By Andrew Hood
If Alejandro Valverde was hoping for a quiet off-season, he was wrong.
Representatives of the World Anti-Doping Agency were expected to meet Monday with Court of Arbitration for Sport officials in connection with an effort to try yet again to secure a racing ban for the beleaguered Spanish rider for alleged links to the Operación Puerto doping scandal.
Officials from both the UCI and WADA said last week during the Third World Conference on Doping in Sport in Madrid they were “considering their options” about what to do with Valverde, who they insist is linked to the alleged blood doping ring.
Spanish media was reporting that WADA would be asking for a two-year racing ban for Valverde.
“From what we’ve seen of the file, there’s more information about (Alejandro) Valverde than there was about (Ivan) Basso,” McQuaid told VeloNews. “The Italian federation took the initiative and pressured Basso on DNA sampling and he eventually confessed. The Spanish officials are doing the opposite. They seem to be protecting the athletes.”
UCI officials Monday expressed their support of WADA efforts to impose a racing ban against Valverde.
“The UCI has always confirmed that the case of Valverde is not closed,” UCI spokesman Enrico Carpani told VeloNews. “The UCI will support WADA in an appeal to CAS.”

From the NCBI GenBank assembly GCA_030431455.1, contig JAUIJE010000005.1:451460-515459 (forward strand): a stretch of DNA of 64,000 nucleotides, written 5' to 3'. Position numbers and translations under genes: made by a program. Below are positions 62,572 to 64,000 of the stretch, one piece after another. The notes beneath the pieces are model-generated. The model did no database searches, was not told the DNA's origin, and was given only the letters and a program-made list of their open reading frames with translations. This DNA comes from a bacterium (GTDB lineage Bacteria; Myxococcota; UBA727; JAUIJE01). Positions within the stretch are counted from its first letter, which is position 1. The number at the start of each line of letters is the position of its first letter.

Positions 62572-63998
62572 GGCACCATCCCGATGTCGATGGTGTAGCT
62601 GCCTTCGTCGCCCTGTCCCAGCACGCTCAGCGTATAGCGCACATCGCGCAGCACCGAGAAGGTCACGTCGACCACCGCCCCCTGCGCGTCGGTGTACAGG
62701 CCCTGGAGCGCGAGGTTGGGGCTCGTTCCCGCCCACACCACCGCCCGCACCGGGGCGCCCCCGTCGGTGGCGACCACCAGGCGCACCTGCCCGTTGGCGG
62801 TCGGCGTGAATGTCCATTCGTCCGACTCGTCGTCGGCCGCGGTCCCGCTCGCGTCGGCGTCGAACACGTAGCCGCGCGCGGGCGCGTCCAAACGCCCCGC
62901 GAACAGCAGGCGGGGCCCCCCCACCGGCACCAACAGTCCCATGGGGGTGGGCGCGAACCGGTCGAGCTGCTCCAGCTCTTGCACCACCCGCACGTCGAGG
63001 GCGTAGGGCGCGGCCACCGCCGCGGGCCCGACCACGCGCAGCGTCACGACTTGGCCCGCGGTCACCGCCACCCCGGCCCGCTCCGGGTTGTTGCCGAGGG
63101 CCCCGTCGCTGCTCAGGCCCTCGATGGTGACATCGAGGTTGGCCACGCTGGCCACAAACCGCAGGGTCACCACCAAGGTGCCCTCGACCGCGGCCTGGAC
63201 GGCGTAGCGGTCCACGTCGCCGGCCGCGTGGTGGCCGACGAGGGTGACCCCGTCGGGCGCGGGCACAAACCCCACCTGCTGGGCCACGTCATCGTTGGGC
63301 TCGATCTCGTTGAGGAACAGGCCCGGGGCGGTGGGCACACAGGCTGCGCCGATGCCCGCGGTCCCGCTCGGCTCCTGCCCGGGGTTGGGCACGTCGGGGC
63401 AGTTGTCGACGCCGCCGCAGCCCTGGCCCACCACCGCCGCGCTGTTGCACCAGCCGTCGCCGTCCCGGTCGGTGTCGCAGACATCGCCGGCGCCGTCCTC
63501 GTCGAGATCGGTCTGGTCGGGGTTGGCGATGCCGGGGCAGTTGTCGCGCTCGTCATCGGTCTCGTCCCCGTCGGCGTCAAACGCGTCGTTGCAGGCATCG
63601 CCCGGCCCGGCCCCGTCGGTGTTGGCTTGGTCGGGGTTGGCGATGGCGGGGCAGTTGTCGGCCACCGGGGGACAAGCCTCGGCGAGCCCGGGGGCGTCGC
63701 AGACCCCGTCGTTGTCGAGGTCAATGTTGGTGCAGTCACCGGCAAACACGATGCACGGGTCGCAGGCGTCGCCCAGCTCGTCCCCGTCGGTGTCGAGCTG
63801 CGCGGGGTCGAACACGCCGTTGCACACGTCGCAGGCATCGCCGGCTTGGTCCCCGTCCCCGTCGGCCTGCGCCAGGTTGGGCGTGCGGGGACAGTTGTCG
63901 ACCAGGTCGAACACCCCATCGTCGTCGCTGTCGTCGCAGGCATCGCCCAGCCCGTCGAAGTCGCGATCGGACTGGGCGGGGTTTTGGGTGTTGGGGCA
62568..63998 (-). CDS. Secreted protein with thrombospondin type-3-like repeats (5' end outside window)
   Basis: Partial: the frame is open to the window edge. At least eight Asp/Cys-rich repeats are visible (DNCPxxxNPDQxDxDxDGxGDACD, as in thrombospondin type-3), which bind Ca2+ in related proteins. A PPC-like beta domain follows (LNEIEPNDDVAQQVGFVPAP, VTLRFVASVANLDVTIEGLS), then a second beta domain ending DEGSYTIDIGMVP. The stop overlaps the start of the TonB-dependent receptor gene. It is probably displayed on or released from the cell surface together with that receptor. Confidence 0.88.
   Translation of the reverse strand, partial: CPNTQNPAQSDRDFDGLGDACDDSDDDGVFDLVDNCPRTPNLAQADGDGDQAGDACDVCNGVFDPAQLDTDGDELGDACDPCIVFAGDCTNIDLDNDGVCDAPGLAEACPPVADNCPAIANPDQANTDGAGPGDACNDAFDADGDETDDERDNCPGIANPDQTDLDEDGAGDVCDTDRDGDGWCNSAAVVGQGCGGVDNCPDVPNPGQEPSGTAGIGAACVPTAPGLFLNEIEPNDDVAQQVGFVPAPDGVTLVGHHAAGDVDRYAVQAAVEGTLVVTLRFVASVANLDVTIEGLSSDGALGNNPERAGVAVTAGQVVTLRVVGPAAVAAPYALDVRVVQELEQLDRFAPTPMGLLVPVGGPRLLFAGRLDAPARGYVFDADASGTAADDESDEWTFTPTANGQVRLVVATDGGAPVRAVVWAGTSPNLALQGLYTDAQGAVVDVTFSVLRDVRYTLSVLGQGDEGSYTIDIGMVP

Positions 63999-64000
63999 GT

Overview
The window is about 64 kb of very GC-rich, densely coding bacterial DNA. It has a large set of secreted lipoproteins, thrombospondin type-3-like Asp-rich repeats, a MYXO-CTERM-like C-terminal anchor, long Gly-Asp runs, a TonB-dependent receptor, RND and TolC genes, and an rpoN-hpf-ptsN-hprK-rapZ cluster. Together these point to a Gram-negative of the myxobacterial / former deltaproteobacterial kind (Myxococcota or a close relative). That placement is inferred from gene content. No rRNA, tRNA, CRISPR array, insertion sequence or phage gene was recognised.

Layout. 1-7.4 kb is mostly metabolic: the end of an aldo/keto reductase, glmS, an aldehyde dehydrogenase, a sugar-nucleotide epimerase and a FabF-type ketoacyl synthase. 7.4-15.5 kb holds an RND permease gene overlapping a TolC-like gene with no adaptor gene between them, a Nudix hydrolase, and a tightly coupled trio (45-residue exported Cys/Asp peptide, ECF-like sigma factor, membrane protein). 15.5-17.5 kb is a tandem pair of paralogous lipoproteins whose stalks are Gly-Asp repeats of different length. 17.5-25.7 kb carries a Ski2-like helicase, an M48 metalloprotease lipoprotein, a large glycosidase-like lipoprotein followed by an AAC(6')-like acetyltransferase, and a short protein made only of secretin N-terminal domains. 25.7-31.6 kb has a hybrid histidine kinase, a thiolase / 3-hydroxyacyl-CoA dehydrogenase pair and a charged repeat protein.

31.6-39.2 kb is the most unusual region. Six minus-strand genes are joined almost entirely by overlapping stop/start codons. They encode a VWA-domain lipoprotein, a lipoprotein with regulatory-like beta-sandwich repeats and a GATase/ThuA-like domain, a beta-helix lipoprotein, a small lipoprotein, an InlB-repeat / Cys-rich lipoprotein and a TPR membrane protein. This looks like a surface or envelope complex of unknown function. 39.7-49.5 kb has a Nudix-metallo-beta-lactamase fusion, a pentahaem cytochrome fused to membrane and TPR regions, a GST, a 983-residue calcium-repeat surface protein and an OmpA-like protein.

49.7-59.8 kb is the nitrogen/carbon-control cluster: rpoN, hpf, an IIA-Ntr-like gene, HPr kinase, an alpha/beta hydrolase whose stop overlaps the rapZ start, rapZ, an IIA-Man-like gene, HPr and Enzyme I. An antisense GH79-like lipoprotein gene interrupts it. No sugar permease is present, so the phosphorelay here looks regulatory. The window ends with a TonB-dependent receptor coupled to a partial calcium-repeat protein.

During last week’s doping conference, UCI and WADA officials made a point of saying that the earlier CAS decision has no bearing on whether they might pursue a Puerto charge against Valverde.
“The CAS decision (in September) was based on a very narrow question regarding his participation in Stuttgart,” said WADA president Dick Pound. “That does not preclude further action on our part.”
Spanish cycling officials, however, insist there’s no clear evidence linking Valverde to alleged ringleader, Eufemiano Fuentes, and have refused to open a disciplinary hearing.
Spain’s governmental sports council has also cleared Valverde of links to Puerto.
A Spanish judge has officially closed the Puerto case, saying that under existing rules, no laws were broken despite raids in May 2006 that revealed an elaborate doping conspiracy allegedly involving more than 50 pro riders. There are still criminal charges being considered, however, and a Spanish court ruled that until those are settled, sports and doping agencies will not be allowed to use Puerto evidence in connection with their administrative actions.
“That just means that we have to wait,” said McQuaid. “Sadly, it means that there will be more cases involving cyclists, dragging the process on for much longer than we had imagined. It’s damaging to the sport, but we have to pursue every case in which we have evidence. To do otherwise, would be much, much worse for all concerned.”
A tough, new anti-doping law approved this year in Spain cannot be retroactively applied to the Puerto case, though the case is being appealed by Spanish prosecutors with support of the UCI.
So far, Valverde has been able to continue racing despite what UCI officials insist is strong evidence against the Caisse d’Epargne rider.
Earlier this fall, efforts by the UCI to stop Valverde from racing the Stuttgart world championships in September fell short when CAS ruled, “a ban imposed on a cyclist, not yet recognized as guilty as doping … constituted a form of advance sanction.”